Empty your mind of all thoughts.
Let your heart be at peace.
Watch the turmoil of beings,
but contemplate their return.
Each separate being in the universe
returns to the common source.
Returning to the source is serenity.
If you don’t realize the Source,
you stumble in confusion and sorrow.
When you realize where you come from,
you naturally become tolerant,
kind-hearted as a grandmother,
dignified as a king.
Immersed in the wonder of the Tao,
you can deal with whatever life brings you,
and when death comes, you are ready.
(Tao Te Ching, chapter 16, translation by Stephen Mitchell)
Today’s chapter is a meditation. It has been my constant meditation for many moons now. I appreciate the value that so many people place on setting aside time every day to formally meditate. That just never worked for me. My meditation has been something that has been pretty much a constant thing. More than a daily practice, it is a constant practice. I just learned to appreciate the value of emptiness. So, my constant practice is emptying. Emptying my mind, my self, of all thoughts.
How do I do this? Well, what worked for me was to stop trying to empty my mind, and just let my mind be empty. I let thoughts come and then I let them go. I don’t let them accumulate. I just let them go. I don’t worry about the thoughts that come. I just acknowledge that they have; and then I let them go. It is simpler than it sounds. Really.
And, I let my heart be at peace. Is my heart ever troubled? Sure it is. And I acknowledge when it is. Then, I let that trouble go. I don’t hold on to it. There is so much turmoil. I see it everywhere I look. Everywhere I turn, the turmoil of beings greets me. I experience turmoil too. I am not claiming some unnatural thing here. It is perfectly natural to experience turmoil in your life. I do. We all do. Just don’t hold on to it. Let it come. Don’t resist it. But don’t hold on to it, either. Let it go.
What Lao Tzu has taught me, especially in today’s chapter, is how to accomplish this emptying. How to be at peace. So, how do we do this? I thought you’d never ask. Remember a couple chapters ago? It was the chapter with the riddle. This is where Lao Tzu told us we can’t know it, but we can be it. It is in realizing where we come from. That is how we get to be at ease in our own lives.
Today, Lao Tzu says to watch the turmoil. See, it is perfectly alright to observe it. But just because we are watching or observing, that isn’t what we should be contemplating. That isn’t what we should be thinking about. That is how to let go of that turmoil. In our minds and in our hearts. Instead of contemplating the turmoil of beings, we need to be contemplating their return to the common Source. It is in that returning to the common Source that we experience serenity.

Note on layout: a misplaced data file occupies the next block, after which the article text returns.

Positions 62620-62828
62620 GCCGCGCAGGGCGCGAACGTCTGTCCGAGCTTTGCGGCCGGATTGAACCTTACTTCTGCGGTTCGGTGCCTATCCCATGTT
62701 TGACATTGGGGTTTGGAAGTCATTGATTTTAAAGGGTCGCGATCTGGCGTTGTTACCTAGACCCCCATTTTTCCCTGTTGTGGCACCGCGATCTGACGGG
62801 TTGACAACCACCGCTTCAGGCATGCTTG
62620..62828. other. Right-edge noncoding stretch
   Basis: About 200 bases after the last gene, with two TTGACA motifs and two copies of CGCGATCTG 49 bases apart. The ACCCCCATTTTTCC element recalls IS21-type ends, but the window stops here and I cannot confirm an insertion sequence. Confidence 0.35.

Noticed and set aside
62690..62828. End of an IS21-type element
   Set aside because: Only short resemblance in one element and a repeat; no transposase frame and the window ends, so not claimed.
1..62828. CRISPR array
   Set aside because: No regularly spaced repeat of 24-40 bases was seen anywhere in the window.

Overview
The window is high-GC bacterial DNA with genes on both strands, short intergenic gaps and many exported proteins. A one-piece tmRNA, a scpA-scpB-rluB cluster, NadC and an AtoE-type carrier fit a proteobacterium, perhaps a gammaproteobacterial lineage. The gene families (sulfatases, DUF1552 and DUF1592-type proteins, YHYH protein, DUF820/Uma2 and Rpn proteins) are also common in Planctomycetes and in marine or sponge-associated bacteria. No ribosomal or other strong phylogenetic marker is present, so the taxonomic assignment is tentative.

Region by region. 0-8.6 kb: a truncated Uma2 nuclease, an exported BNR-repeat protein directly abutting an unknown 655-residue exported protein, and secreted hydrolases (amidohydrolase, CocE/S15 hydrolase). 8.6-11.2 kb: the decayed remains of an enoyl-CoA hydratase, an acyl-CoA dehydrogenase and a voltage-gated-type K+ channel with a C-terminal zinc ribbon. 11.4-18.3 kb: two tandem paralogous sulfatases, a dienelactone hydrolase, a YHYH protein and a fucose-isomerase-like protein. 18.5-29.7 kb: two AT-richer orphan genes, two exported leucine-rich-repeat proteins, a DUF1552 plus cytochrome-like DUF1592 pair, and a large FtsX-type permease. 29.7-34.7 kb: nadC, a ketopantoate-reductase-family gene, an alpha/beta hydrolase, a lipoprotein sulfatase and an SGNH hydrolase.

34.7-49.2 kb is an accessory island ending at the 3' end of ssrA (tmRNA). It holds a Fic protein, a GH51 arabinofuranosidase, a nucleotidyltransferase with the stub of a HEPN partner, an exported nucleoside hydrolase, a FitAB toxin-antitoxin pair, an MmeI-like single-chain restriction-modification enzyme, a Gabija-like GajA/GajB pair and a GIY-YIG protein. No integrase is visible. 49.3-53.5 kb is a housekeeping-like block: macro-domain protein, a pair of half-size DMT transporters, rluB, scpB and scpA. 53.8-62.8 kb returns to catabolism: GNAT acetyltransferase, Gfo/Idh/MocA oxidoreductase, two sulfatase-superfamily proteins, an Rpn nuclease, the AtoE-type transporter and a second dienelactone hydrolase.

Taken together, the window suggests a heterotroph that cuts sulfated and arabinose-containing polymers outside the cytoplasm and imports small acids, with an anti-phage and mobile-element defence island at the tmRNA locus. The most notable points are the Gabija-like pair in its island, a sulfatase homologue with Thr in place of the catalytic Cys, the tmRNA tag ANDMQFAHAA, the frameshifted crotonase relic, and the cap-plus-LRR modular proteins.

Remember yesterday, when we were talking about waiting until our mud settles? This is all about returning. We need to wait on the Tao, our common Source. Return to that Source. What causes us to stumble around in confusion and sorrow is our failure to realize the Source. And remember, realizing isn’t knowing. It is knowing that we don’t know. It is being empty. Having nothing. And finding you have everything.
Realizing where I come from is knowing not-knowing. It is doing not-doing. I naturally have become tolerant. It isn’t some forced thing. It isn’t against nature. It is simply going with the flow of the Tao, the way things are. I let things come without resistance. I let things go without trying to hold onto them. That is natural tolerance.
And, I have become disinterested. This is a perfectly natural thing, as well. It isn’t that I don’t care. Being disinterested means, now I can truly care; because I have no vested interest in any outcome. That is natural disinterest.
Everything amuses me. My most natural reaction to just about anyone or anything is to quietly smile. While, inside, I am laughing. Because, it is all so amusing. Am I saying I find tragedy amusing? Not at all. The tragedy is all part of the turmoil. I observe that all around me, even my own. Then, I let it go. It is what is left, that is amusing. Because it is nothing. Nothing at all.
Actually, I am as kind-hearted as a grandmother, as dignified as a king. I am so immersed in the wonder of the Tao, that I can deal with whatever life brings me. I am even ready for death. Though I am not doing anything to hasten its arrival. I am not doing anything at all. Yet, all things are being done. This is a life at ease.